fiction by Lindy Greaves
The room is dimly lit. One bare bulb sways slightly in an invisible draft. Opposite the locked door, snow swoops silently into the glass from a black void. Paint peels wearily from the window frame. A calendar hangs on one wall. Mustiness taints the room, dragging its murky fingers across the splintery floor. And something else—the soured stench of fear.
Astrid dry-swallows. The rolled-up rag that fills her mouth has absorbed her saliva along with her screams. She is empty of everything. Exhausted. Dry briny tear-tracks streak her cheeks as she focuses on her breaths. One in. Hold. One out. Hold. One in.
When your mouth is taped you quickly learn that panic is not your friend.
The cable tie on her right wrist is slightly looser and she scrunches and unfurls her fingers against the hard metal arm of the chair. The fingers on her left hand have started to turn blue. She jerks the chair back for the hundredth time trying to slide her legs free of their bonds, but the tie just slices further into her ankle while the chair leg yelps in protest.
She stares up at the swinging bulb, goose pimples prickling her flesh. Somewhere outside a dog barks. I am not going to die here.
Her head throbs and something like snow dances in her periphery. Try again. She takes three measured breaths and then one more. With a muffled yell she kicks at the floor and pivots back. And there she pauses for a few weightless seconds before her stomach lurches and she tips beyond balance. White pain sears through her shoulder and neck as she and the chair career into the floor. Through knitted lashes she sees the bulb swing. Dark center with a yellow halo. She begins to sob until she can’t get her breath. Why didn’t she listen to Lars? He knew her limitations. She bites down hard on the piece of cloth and lets the tears fall. All this for a shot at a front-page byline. The chance to prove she is so much more than Telephone-answerer; Mail-opener; Coffee-maker.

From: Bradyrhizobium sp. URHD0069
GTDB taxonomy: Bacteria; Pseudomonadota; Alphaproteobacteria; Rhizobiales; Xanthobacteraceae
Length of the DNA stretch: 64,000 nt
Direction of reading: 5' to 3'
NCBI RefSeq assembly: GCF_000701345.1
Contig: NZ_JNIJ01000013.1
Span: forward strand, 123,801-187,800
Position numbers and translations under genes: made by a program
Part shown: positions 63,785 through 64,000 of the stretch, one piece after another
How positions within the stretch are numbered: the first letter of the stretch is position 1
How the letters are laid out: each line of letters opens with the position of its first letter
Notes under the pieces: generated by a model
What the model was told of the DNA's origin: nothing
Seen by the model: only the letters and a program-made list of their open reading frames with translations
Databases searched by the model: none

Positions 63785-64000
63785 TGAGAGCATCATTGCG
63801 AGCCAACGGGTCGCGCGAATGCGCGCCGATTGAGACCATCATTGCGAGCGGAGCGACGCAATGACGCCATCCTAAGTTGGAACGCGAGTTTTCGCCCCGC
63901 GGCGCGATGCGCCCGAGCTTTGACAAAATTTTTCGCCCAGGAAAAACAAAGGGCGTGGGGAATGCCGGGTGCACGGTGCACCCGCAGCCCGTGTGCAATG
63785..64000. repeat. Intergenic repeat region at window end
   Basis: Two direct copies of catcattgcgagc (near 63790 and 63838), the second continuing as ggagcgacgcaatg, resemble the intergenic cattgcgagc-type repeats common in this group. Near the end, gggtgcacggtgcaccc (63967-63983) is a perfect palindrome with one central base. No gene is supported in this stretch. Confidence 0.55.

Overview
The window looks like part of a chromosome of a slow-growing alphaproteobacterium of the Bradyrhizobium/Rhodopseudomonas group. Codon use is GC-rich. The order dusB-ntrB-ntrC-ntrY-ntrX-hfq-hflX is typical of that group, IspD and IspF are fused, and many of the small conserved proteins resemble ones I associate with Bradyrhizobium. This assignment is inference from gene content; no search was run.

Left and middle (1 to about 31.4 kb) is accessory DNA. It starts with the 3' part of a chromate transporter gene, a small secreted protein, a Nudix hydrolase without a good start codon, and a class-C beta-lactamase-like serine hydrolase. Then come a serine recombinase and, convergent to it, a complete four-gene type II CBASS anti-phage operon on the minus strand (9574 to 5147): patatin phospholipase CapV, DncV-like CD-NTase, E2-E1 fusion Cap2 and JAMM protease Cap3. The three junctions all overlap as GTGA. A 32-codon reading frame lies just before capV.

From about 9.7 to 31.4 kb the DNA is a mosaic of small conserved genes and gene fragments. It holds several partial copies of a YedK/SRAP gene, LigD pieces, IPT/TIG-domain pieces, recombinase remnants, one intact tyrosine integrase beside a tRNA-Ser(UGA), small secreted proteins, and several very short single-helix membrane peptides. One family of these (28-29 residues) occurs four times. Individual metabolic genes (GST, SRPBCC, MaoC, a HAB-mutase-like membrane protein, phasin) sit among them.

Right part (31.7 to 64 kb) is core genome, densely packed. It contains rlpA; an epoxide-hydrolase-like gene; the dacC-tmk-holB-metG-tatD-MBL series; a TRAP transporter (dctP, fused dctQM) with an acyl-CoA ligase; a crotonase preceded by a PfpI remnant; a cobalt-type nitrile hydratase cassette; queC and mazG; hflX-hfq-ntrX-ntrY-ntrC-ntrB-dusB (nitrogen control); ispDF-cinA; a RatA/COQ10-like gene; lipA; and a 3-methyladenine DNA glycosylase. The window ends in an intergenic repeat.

And it’s not just about her. She genuinely cares about the girls. If she could write this story on the sex trafficking ring—print dates, names, locations—loads of girls (hundreds maybe?) could be freed. Lonely girls. Desperate for a break. Girls like Astrid. She’d been so excited about the anonymous tipoff—there are perks to being Telephone-answerer—she hadn’t thought through the potential consequences. She hadn’t thought past the party, the flirting, the secret recording of all the conversations; Lars blown away by her triumph.
There’s no sign of the trafficked girls here, so they haven’t just thrown her in with them. Not yet anyway. Don’t they think she’s pretty enough? More likely they need to make sure she hasn’t spoken to anyone yet; sent a condemning photo or audio. Well she won’t tell them. But what if they torture her? Might they kill her? Her eyes close.
Perhaps she sleeps. Time is hard to measure. Everything is stiff and cold. From a crack in the corner of the room, a spider emerges. Astrid’s body spasms. Arms thrash in their limited freedom, but there is no way up. No way to get her head off the floor. The spider scuttles, oblivious. Astrid’s legs rattle against the chair’s and then suddenly, inexplicably, they are free. Cable ties hang loosely around each ankle. She circles them cautiously, curls her toes—blood surges and circulates in glorious agony.
With legs free she is much more mobile. She swings to her left, ignoring the protest in her spine. She is on her knees now, chair tilting against her back like an artificial tortoise shell. Her hands grip its arms. She can stand. Hunched forward, she staggers. Steadies herself. Stands.